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Category: Diabetes

The Co-Occurrence of Diabetes & Heart Disease

The number of people living with diabetes has tripled since 2000, leading to enormous financial ramifications: the global cost of the disease is $850 billion each year. The latest estimates from the International Diabetes Federation indicate that one in 11 adults worldwide have diabetes; most have type 2 diabetes, which is strongly linked to obesity and lack of exercise. There is a strong link between type 2 diabetes and cardiovascular disease, as people with diabetes are more than twice as likely to develop cardiovascular disease and lower life expectancy.

According to a study presented at the American Heart Association’s Scientific Sessions last week, data indicates that children and young adults with diabetes mellitus have a fivefold increased risk of all-cause mortality, and a sevenfold increased risk of sudden cardiac death, compared with age-matched individuals without diabetes. The findings highlight the critical need for continuous cardiovascular risk monitoring and management in young people with DM.

Less than half of those diagnosed with diabetes are aware that the diseases places them at a much higher risk for cardiovascular disease complications; the lack of awareness prevents addressing risks and improving health–often leading to preventable deaths. Ken Thorpe, Chairman of the Partnership to Fight Chronic Disease, urges education and the power of prevention. “We must do better to diagnose, treat, and prevent chronic conditions like diabetes and cardiovascular diseases, and one of the first and most important actions we can take is to raise awareness among patients, providers, and policymakers of the alarming co-existence of these two debilitating conditions, and what can be done to avoid them in the first place.”

The total number of diabetes worldwide is now 451 million, and is expected to reach 693 million by 2045 if current trends continue.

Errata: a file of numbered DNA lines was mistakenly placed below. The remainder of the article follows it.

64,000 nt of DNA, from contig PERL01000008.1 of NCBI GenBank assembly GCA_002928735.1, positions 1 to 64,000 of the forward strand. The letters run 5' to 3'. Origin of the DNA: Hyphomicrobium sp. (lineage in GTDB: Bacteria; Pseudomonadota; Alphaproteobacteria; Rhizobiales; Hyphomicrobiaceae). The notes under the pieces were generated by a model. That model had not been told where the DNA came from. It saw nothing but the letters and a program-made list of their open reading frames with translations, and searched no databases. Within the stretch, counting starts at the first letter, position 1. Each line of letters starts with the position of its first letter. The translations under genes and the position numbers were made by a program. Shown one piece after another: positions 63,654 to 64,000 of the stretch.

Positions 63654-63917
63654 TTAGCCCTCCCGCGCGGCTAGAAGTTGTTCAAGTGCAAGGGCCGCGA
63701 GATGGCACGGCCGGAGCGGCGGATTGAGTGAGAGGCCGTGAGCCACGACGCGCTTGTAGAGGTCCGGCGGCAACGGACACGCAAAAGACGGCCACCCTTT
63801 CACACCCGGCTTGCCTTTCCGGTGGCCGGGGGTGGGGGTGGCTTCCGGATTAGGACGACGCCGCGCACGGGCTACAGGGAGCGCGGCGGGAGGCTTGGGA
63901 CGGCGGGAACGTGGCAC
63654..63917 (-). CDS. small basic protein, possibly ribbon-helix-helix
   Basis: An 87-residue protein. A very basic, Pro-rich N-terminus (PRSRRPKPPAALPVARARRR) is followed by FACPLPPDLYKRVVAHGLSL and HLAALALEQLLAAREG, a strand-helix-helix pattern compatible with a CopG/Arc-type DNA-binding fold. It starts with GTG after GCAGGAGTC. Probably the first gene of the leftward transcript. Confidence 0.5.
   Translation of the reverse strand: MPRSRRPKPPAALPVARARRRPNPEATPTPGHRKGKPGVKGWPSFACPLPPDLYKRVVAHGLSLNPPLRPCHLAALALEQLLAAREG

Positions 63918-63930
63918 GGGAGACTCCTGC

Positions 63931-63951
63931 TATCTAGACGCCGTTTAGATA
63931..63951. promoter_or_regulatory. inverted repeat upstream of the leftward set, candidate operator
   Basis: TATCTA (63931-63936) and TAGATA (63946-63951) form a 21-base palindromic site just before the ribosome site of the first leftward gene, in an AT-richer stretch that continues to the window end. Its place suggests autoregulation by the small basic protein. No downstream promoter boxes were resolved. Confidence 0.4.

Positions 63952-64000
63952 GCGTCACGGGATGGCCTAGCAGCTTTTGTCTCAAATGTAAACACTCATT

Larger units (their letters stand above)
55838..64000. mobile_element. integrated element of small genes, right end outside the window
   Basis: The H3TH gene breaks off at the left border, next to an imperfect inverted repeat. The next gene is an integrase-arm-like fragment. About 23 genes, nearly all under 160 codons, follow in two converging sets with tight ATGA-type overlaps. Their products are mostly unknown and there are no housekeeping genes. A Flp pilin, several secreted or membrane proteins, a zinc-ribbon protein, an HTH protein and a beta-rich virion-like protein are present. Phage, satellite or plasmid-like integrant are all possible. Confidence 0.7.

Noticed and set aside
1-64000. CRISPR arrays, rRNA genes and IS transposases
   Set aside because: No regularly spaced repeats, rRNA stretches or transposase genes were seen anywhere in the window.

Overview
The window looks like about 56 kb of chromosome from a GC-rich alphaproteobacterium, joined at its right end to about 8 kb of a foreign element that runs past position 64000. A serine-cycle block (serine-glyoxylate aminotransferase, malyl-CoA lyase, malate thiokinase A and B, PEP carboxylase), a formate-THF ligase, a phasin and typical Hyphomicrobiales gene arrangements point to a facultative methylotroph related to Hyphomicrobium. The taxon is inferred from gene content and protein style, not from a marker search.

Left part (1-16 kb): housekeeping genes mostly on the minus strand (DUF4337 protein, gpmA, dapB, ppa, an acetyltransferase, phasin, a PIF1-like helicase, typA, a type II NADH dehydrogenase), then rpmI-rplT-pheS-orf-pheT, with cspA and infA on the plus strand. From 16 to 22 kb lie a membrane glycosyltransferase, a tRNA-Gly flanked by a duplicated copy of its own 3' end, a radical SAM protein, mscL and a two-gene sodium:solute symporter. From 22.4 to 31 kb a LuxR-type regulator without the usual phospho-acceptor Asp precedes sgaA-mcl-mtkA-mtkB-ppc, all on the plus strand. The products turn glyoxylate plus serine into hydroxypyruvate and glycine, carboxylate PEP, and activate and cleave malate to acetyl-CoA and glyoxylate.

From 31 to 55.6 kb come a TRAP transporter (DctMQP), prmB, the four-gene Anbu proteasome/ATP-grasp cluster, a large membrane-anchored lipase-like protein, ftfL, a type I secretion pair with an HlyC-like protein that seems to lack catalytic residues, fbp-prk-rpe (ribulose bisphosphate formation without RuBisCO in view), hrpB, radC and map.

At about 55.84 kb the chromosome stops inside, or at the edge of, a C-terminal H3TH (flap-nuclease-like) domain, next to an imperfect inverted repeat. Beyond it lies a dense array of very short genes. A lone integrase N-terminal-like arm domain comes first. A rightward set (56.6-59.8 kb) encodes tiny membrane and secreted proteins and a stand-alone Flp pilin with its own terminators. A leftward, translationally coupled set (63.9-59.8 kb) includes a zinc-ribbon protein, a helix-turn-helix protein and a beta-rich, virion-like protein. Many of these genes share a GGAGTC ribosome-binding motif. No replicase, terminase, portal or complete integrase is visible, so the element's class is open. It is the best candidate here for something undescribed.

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New ADA/AADE Standards Combine Diabetes Education & Support

New recommendations from the American Diabetes Association (ADA) and American Association of Diabetes Educators (AADE) combine the concepts of diabetes self-management education and support for the first time.


The document, published in both Diabetes Care and the Diabetes Educator, is an update from 2014, when guidelines for diabetes self-management support and diabetes self-management education had been outlined separately.

Today, the view is that “diabetes self-management education and support (DSMES) is a critical element of care for all people with diabetes and those at risk for developing the condition,” write task force co-chairs and certified diabetes educators Joni Beck, PharmD, and Deborah A Greenwood, PhD, RN, and colleagues.

“DSMES is the ongoing process of facilitating the knowledge, skills, and ability necessary for prediabetes and diabetes self-care, as well as activities that assist a person in implementing and sustaining the behaviors needed to manage his or her condition on an ongoing basis, beyond or outside of formal self-management training,” they explain.

While the standards define evidence-based DSMES services that meet or exceed Medicare’s diabetes self-management training (DSMT) regulations, they don’t actually guarantee reimbursement. “The hope is that payers will view these standards as a tool for reviewing DSMES reimbursement requirements and consider change to align with the way their beneficiaries’ engagement preferences have evolved,” the authors say.

Currently, less than 5% of Medicare beneficiaries use the DSMES benefits that are covered.

The standards apply to diabetes educators in a variety of settings and within new and emerging models of care, such as virtual visits, accountable care organizations, patient-centered medical homes, and value-based payment models.

These same DSMES standards are used both for ADA recognition and AADE accreditation and also can serve as a guide for non-accredited and non-recognized diabetes education providers.

Although there is overlap between DSMES services and those of the National Diabetes Prevention Program (National DPP) lifestyle-change program, the two are tailored to different audiences (diabetes vs prediabetes) and have different goals (diabetes management vs prevention). Recognition of DPP programs is handled by the US Centers for Disease Control and Prevention. Centers providing both types of services have been shown successful, but they need to meet both sets of standards.

The new document details 10 specific standards for DSMES programs: internal structure, stakeholder input, evaluation of population served, quality coordinator overseeing DSMES services, the DSMES team, curriculum, individualization, ongoing support, participant progress, and quality improvement.

While previous standards have used the term “program,” the current terminology is “services,” which “more clearly delineates the need to individualize and identify the elements of DSMES appropriate for an individual. This revision encourages providers of DSMES to embrace a contemporary view of the new complexities of the evolving healthcare landscape,” the authors write.

Expect the next revision sooner than 3 years from now, they say. “Given the rapidly changing healthcare environment and the ever-growing field of technology, the 2017 Standards Revision Task Force recognizes the potential need to review the literature for evidence-driven updates more frequently in the future as advances in healthcare delivery are evolving.”

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